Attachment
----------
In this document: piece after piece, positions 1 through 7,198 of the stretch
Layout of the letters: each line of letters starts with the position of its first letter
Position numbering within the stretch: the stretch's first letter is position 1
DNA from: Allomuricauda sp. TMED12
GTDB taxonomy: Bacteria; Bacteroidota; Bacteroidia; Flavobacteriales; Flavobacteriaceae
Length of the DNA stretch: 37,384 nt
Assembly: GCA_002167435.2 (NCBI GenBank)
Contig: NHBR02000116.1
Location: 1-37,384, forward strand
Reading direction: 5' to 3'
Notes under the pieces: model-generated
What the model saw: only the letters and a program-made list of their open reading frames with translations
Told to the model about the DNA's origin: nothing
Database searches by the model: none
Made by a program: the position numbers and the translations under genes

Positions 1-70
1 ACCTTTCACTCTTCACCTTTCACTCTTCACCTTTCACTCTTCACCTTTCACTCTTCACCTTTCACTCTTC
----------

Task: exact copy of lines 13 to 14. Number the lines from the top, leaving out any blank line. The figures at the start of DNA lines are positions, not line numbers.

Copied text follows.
Told to the model about the DNA's origin: nothing
Database searches by the model: none